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In the failure of ‘Shamshera’, a warning and lesson for Bollywood

It is getting tougher to compete with good content from South India, whether big-screen spectacles or small-budget gems. Hindi cinema must move beyond formula.

Shamshera, Shamshera reviews, Shamshera, bollywood, bollywood downfall, rise of south cinema, indian express opinions, indian express columns, indian express newsShamshera released on July 22.

Ranbir Kapoor-starrer Shamshera is the latest entrant in a long list of recent Hindi films — including Samrat Prithviraj, Bachchhan Pandey, Dhaakad and Jayeshbhai Jordaar — that have fared poorly at the box office. This trend has led to several questions, and quite rightly so, in the mind of film viewers as well as makers. What is going wrong? The increasing audience disenchantment with mainstream, commercial Hindi cinema is a phenomenon that needs some probing.

While Hindi films aren’t doing too well, their counterparts from the South have managed to successfully capture popular imagination. This is a big moment in contemporary Indian film history and never have we witnessed this kind of success for Southern films that cross linguistic borders. Rajinikanth was perhaps the only exception, though his films too released only in certain pockets in non-Southern Indian states.

The box office collections of films such as Pushpa: The Rise, KGF: Chapter 2, and RRR in the Hindi cinema heartland are noteworthy. Recently, while travelling through rural West Bengal, I noticed Pushpa merchandise in village shops – shirts and T-shirts featuring actor Allu Arjun’s face. A little later, I came across a group of youngsters proudly displaying their Baahubali fare at the village junction. That too at a place where the only language spoken and heard is a dialect of Bangla. This was unimaginable even a decade ago and points to the significant penetration these films have been able to achieve. Digital technology and its spread have undeniably contributed to this reach. But this also brings into question our pre-conceived notions about Hindi cinema superstardom and fanbase.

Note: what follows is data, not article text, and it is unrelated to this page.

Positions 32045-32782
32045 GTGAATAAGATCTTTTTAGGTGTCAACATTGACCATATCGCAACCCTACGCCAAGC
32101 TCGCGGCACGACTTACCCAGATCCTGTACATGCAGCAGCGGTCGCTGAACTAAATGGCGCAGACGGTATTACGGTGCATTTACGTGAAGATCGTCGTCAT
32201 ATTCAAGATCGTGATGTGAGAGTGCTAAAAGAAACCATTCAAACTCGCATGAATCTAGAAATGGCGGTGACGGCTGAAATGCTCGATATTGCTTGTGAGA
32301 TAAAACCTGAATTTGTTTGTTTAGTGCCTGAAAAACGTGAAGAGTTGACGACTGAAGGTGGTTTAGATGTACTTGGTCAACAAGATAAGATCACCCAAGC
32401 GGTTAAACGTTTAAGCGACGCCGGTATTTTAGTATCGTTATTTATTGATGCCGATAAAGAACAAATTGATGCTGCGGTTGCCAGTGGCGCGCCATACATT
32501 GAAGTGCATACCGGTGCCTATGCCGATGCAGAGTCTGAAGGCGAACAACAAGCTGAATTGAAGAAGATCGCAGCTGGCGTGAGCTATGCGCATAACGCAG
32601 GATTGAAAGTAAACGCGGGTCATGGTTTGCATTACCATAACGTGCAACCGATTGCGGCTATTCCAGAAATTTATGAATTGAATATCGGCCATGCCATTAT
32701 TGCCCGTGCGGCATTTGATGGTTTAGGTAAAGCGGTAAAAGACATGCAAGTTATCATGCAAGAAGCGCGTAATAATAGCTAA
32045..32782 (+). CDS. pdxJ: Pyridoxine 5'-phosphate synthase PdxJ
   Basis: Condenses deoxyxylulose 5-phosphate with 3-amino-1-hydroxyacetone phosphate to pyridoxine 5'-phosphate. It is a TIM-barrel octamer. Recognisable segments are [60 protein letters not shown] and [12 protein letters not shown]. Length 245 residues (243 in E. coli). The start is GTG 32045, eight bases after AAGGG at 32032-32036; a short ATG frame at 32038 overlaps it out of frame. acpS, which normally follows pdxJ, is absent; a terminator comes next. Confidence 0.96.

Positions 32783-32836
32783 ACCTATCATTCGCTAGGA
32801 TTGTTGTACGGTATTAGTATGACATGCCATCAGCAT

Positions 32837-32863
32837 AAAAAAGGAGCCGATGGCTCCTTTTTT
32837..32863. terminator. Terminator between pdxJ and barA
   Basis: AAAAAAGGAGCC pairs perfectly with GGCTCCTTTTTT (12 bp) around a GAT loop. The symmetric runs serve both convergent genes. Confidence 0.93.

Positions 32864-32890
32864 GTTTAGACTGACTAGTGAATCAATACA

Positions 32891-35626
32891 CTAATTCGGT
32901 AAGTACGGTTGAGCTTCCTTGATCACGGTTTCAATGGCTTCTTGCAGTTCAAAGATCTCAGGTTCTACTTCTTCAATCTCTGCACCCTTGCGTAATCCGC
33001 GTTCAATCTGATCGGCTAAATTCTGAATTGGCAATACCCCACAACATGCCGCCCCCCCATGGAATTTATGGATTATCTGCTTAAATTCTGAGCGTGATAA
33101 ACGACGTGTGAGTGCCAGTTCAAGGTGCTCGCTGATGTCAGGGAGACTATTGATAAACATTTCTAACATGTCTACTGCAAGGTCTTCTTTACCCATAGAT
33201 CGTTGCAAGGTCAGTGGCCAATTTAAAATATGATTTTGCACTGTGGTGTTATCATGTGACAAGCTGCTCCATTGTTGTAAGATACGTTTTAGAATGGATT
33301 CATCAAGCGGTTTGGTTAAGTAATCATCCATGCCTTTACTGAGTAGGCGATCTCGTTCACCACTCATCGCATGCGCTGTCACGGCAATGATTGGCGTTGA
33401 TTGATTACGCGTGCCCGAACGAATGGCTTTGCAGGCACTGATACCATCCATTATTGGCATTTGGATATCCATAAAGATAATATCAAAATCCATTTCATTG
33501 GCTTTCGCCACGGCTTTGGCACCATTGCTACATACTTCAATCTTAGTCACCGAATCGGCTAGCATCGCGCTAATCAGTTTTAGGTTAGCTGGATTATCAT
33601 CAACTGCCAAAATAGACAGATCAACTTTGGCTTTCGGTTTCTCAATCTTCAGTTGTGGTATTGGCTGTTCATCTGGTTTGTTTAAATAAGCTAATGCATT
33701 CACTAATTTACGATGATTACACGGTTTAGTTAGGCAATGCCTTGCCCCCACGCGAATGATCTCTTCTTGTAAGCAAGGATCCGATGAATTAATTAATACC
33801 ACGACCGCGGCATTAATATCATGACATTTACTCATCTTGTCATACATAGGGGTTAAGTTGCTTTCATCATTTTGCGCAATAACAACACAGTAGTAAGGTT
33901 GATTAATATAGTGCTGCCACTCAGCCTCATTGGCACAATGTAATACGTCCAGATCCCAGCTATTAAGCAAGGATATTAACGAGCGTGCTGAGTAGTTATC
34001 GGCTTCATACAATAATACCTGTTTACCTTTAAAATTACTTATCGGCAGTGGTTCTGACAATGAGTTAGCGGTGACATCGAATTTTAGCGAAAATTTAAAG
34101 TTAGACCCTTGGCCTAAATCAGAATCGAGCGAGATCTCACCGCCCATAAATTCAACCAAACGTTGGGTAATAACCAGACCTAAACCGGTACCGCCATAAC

Have those fans now moved to newer pastures? Are they tired of their favourite stars dishing out the same films repeatedly? Is this a warning of sorts that there are other avenues for wholesome entertainment beyond Hindi cinema which are now easily accessible and available?

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These South Indian films are big-screen extravaganzas. The audience goes to watch these films expecting a spectacle. When Baahubali: The Beginning was released, some even compared it to James Cameron’s Avatar. The content of these films merits a separate discussion and a lot has been written and said about how regressive it can be. There is even talk about Ayan Mukherji’s upcoming Brahmastra, which will release this year after being delayed several times, mimicking the look and feel of these big Southern films. Will it fetch similar dividends? We must wait and watch but a template has certainly been created.